The hearts of 11,522 Rebels fans were profoundly broken when an impressive and consistent Cheetahs side claimed a last-gasp 33-26 victory on Sunday at AAMI Park.
The Rebels were heading towards an unlikely split of the championship points, having fought their way back in the second half, but a blistering try after the siren by reserve half-back Piet van Zyl ensured that luck would, finally, be on the Cheetahs’ side.
The game kicked off amongst furious sunshine and, of course, the faint sounds of burning ethanol. Indeed, after two minutes, many in the crowd were left wondering if they made the right choice bypassing the Grand Prix. Willie Le Roux continuing his blistering form to touch down inside two minutes. Goosen pocketed the extras and the visitors were 7-0 up.
Just minutes after, a beautiful move from James O’Connor to peg the Cheetahs back in their own territory left Adam Freier to push the ball over for the Rebels’ first points of the day. O’Connor leveled the points and it was again game on. However, sloppy and, at times, purely stationary defence led Melbourne to concede a second try to Le Roux, and, combining with three conceded penalties, two of which converted, the Rebels gave their opponents a 20-7 head start.
From there, the Rebels regrouped. O’Connor made it 20-10 at the half, earning Le Roux a 10-minute holiday in the process for a high tackle. Changes to the backline in the second half, moving O’Connor back to 12, Cipriani coming on at 10 and the mercurial Kingi moving to 13, delivered almost immediately, O’Connor swerving his way through traffic as only he can to touch down. The conversion, and three penalties, that followed gave the Rebels an unlikely 3-point lead at the 60-minute mark. The Stockade was pumping for the first time this year, and momentum, it seemed, had well and truly swung.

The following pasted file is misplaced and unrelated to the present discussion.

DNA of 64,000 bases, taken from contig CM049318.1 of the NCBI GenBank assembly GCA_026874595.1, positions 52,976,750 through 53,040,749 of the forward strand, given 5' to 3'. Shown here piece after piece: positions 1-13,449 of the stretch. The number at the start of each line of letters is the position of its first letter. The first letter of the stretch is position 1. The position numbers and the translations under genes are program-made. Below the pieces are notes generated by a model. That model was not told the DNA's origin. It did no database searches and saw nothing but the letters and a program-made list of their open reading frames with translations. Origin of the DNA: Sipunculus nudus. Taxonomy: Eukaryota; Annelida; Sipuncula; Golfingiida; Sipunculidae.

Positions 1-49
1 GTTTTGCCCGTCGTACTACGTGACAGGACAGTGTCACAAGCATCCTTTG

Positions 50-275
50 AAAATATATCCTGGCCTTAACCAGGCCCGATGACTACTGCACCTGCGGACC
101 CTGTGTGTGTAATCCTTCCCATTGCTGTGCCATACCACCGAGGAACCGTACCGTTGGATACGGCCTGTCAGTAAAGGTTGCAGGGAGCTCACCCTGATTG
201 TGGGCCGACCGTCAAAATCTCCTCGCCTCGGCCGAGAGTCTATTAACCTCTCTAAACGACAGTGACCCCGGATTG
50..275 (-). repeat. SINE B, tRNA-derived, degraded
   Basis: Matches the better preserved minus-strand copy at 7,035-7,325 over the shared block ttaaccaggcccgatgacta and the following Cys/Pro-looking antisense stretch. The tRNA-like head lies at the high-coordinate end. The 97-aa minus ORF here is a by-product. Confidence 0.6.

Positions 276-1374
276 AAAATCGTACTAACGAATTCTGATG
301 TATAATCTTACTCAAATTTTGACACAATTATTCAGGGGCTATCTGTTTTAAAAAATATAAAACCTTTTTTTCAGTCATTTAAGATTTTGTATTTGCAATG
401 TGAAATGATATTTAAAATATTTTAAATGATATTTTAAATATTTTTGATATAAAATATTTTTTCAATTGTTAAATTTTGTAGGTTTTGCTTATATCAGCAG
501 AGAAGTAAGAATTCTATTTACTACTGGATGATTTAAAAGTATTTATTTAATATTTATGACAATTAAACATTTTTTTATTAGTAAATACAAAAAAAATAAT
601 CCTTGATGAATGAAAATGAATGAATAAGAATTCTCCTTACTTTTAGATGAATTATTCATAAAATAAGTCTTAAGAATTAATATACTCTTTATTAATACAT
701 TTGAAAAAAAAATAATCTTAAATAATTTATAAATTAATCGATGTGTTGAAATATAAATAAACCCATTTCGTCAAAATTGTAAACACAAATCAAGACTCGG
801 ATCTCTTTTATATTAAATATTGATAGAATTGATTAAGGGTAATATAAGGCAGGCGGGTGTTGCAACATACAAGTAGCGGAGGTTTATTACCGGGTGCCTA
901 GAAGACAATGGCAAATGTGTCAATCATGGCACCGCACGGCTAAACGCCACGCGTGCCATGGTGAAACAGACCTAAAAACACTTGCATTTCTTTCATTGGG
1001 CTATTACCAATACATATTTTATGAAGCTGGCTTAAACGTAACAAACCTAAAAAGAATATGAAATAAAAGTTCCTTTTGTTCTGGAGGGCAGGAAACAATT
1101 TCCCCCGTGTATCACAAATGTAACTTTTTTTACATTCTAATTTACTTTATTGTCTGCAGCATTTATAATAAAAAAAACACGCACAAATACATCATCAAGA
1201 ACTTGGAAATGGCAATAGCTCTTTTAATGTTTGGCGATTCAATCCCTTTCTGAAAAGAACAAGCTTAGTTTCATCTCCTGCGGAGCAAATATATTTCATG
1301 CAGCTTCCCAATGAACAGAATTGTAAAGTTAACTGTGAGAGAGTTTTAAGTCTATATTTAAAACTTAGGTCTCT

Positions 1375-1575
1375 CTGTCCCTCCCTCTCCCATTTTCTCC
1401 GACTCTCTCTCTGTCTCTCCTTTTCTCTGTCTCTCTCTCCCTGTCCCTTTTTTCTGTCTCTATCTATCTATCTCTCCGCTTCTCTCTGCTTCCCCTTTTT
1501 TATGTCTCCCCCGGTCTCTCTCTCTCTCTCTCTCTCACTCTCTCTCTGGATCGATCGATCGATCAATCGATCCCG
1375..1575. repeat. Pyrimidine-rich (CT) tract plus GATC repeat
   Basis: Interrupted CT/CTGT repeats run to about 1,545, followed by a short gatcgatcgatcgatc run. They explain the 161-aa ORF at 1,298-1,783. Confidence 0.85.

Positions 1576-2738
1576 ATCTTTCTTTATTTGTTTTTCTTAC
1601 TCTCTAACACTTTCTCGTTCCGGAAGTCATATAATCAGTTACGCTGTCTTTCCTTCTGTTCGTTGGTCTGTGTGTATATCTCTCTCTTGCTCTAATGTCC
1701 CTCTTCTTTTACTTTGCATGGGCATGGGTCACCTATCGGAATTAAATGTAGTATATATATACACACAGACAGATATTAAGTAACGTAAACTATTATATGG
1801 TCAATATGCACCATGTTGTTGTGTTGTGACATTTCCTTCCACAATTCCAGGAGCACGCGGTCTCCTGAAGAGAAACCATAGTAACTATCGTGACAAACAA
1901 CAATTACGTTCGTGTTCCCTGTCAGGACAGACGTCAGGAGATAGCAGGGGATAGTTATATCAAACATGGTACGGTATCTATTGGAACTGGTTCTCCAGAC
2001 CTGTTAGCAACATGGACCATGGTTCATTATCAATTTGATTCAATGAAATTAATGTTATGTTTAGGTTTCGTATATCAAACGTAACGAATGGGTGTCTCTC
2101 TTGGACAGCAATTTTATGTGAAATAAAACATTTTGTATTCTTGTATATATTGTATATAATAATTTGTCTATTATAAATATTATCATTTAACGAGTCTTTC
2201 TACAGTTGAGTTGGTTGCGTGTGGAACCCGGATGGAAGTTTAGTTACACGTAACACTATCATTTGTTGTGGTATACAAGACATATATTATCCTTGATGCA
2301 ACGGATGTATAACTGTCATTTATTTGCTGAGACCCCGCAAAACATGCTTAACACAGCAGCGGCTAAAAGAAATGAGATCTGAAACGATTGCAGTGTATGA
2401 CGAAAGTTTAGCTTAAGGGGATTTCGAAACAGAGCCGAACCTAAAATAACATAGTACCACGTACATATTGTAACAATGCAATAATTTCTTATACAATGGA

It was not to be for the Rebels, with Goosen leveling the scores at the 63-minute mark, and the Cheetahs regaining the ascendancy for the last 10 minutes. Desperation in defence looked certain to deliver Melbourne a share of the points, but at 81 minutes, the knockout blow was delivered.
It was a great win for a deserving side – the Cheetahs had lost their last two games by a combined three points – who played a simple and consistent game which delivered results. The only detractor will be the potential loss of Coenie Oosthuizen – who was already at risk with a foot injury – leaving the field dazed and confused in the 73rd.
For the Rebels, there’s not much you can say. They were the architects of their own destruction – for the third game straight they switched off for a 20-minute period and paid the price. Defence at the start of the game was akin to traffic cones, and they only began to match their opponents when they were 13 points down. They have the potential to be a great side, but this will be a very hard year if they keep forcing themselves to win games inside an hour. They need to lift their game – and quickly – or they risk matching their 2011 efforts.
The Cheetahs head off to New Zealand to take on the Crusaders next week. It will be a rough game for them, but if they stick with the simple but effective game plan they employed against the Rebels, they’ll prove a handful to the seven-time champions.
For the Melburnians, it’s a five-day turnaround before meeting the suddenly-world-beating Western Force at AAMI Park on Friday. The Rebels cannot afford to be the team that is perpetually-almost-there against a side that is capable of such an upset. However, if there’s a side more consistently inconsistent than Melbourne, it’s the Force, so who knows what Friday Night Football will throw our way.
Tries: Freier, O’Connor
Conv: O’Connor 2
Pens: O’Connor 4
Tries: le Roux 2, van Zyl
Conv: Goosen 3
Pens: Goosen 4
What did you make of the match? Are the Cheetahs a threat in the South African conference? Where to now for the Rebels?